The “New Normal” Once Again Rears Its Ugly Head

I’ve come to dread the first Friday of every month. It means combing through yet another lackluster jobs report in search of some glimpse of a recovery. Inevitably, I end up disappointed because for months upon months the story has been exactly the same: Jobs are being created too slowly, people are dropping out of the workforce too frequently, and wages growth remains disappointing.

In short, the economy is stagnant and it has been for recent memory. Yet each month I’m forced to report the same thing. It’s like a bad version of Groundhog Day without the comedic touch of Bill Murray. But for what feels like the millionth time, here we go, courtesy of the New York Times’ Binyamin Appelbaum:

“The American economy continues to add jobs in proportion to population growth. Nothing less, nothing more.

The share of American adults with jobs has barely changed since 2010, hovering between 58.2 percent and 58.8 percent. This employment-to-population ratio stood at 58.6 percent in April. That is about four percentage points lower than the employment rate before the recession, a difference of roughly 10 million jobs. In other words, the United States is not getting any closer to recreating the jobs lost during the recession.”

Blech. Inevitably, less seasoned viewers may look to the declining unemployment rate, which ticked down to 7.5 percent, as a sign of stronger hiring. But in this upside-down economy a falling unemployment rate is actually a bad thing because it generally means more people have stopped looking for work, not that people have actually found it.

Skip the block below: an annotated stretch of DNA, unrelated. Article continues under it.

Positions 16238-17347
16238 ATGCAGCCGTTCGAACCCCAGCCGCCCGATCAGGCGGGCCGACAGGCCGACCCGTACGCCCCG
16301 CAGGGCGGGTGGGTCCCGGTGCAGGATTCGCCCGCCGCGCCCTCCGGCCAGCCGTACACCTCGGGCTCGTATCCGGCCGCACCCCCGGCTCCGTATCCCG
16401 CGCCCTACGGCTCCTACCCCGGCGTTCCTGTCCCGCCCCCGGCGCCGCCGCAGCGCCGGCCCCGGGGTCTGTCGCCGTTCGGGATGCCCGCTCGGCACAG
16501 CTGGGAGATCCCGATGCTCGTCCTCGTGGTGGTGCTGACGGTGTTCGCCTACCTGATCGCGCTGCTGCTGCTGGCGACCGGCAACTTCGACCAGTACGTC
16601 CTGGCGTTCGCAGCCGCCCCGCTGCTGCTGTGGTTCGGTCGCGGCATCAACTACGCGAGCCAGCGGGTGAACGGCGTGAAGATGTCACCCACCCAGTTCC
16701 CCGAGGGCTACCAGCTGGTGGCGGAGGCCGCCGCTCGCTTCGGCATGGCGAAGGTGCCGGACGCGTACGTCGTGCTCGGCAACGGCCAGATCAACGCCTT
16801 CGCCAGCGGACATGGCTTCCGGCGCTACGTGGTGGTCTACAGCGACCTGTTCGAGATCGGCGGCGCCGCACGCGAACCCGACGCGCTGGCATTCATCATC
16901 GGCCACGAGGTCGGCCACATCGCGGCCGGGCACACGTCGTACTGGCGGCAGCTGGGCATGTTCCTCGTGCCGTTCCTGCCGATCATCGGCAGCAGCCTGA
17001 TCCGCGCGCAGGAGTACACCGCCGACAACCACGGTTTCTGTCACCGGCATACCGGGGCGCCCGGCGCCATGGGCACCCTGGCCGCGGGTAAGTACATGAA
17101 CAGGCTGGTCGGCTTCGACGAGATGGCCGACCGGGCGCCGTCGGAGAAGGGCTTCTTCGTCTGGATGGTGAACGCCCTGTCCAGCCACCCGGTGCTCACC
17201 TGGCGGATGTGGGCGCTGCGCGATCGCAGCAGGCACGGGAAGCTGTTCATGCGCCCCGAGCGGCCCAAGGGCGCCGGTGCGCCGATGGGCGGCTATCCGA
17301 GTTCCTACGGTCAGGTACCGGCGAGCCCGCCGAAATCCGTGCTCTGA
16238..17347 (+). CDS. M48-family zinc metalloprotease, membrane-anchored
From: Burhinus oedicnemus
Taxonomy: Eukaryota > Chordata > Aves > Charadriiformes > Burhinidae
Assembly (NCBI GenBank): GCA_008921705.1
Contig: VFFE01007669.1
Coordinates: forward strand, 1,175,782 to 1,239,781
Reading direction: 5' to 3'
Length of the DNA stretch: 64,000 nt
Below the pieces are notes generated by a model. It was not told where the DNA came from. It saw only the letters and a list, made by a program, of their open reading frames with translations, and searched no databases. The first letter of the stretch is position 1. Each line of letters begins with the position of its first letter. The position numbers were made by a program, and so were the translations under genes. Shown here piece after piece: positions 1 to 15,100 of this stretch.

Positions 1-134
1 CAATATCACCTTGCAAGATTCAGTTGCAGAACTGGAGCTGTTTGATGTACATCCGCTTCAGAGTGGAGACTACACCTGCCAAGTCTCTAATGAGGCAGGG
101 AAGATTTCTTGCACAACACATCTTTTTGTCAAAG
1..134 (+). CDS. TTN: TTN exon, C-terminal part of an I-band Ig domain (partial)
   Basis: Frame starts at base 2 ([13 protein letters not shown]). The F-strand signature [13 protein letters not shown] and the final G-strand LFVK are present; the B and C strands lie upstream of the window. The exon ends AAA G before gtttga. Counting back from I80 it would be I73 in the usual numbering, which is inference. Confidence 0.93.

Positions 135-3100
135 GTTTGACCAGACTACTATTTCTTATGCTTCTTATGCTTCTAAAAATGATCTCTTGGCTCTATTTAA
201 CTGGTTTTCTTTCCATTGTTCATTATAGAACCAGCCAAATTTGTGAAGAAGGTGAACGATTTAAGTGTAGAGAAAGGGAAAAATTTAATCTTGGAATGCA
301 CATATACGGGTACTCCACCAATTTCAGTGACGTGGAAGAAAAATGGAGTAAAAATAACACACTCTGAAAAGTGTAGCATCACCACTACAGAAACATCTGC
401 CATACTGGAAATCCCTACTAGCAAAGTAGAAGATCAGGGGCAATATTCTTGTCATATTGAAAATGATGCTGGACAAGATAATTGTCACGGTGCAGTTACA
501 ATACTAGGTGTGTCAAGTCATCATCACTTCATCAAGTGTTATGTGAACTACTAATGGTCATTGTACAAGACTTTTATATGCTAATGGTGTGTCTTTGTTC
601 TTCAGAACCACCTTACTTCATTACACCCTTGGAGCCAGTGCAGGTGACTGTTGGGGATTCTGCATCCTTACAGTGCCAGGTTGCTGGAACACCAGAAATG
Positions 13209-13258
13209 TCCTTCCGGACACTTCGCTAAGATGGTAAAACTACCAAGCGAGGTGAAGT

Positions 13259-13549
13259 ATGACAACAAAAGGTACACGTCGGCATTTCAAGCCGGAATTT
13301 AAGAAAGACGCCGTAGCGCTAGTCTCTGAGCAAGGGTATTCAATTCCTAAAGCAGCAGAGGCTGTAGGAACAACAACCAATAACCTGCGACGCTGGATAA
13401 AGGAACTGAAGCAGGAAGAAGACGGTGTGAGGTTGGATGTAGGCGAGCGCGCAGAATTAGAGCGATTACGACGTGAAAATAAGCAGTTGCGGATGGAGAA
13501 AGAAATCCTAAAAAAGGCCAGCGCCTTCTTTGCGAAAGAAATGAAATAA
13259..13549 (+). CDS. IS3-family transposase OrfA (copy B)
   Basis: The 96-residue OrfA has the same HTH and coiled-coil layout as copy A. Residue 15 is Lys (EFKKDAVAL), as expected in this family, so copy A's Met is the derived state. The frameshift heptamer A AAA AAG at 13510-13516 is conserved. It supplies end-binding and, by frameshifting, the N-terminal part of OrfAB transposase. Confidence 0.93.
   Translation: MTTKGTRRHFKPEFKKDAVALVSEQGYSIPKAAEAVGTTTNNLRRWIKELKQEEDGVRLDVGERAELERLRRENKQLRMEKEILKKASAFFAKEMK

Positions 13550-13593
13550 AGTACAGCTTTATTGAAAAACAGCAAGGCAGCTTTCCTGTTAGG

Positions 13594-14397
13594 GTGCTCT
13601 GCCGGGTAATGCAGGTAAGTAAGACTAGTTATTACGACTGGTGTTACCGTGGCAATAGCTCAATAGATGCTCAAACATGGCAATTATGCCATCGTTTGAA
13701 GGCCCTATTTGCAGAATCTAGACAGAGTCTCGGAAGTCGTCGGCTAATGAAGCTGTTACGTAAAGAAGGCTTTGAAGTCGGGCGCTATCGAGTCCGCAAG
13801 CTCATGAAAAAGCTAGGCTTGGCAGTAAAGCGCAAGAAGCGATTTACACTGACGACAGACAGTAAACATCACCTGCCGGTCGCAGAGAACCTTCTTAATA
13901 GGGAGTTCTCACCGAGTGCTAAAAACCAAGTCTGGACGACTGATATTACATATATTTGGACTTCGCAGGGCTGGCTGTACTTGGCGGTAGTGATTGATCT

An incredible 6.7 million people have simply given up looking for work since late 2007 according to economist Heidi Schierholz. Liberals argue that this is simply a result of the general graying of our population as the enormous Baby Boom generation has gotten older and begun to retire. But that isn’t the whole problem, not by a long-shot. As Appelbaum explains. “Participation has actually risen among people older than 55. The decline is entirely driven by younger dropouts.”

Those younger dropouts, many of them recent college graduates like you and I, are at risk of becoming a lost generation that drags down economic growth for years to come. Indeed, a recent study showed that how long you’ve been unemployed is the key determinant for whether or not you get hired. It’s a vicious circle that won’t be broken without significant economic gains.

Unfortunately, there was little in this jobs report that showed strong growth ahead. As Lucia Mutikani reports for Reuters:

“Indeed, the data provided a number of signs of a loss of momentum.

Construction employment fell for the first time since May and manufacturing payrolls were flat. The length of the average workweek pulled off a nine-month high and a gauge of the overall work effort fell.

. . . While the U.S. economy grew at a 2.5 percent annual pace in the first quarter, data on construction spending, retain sales and trade suggested it ended the period with less speed.

Further, factory data for April imply the economy braked further at the start of the second quarter, a thesis supported by a report on Friday that showed the pace of growth in the services sector in April was the slowest in nine months.”

Despite the pessimism, the economy did create 165,000 jobs in March and revisions to past months added up to 114,000 more jobs than previously counted. All-in-all it is a middling jobs report with lots of bad coupled with a dash of good,  which pretty much explains every report in recent memory.

One of these Friday’s I swear I’ll have good news. But the way things are going it may take longer than any of us want.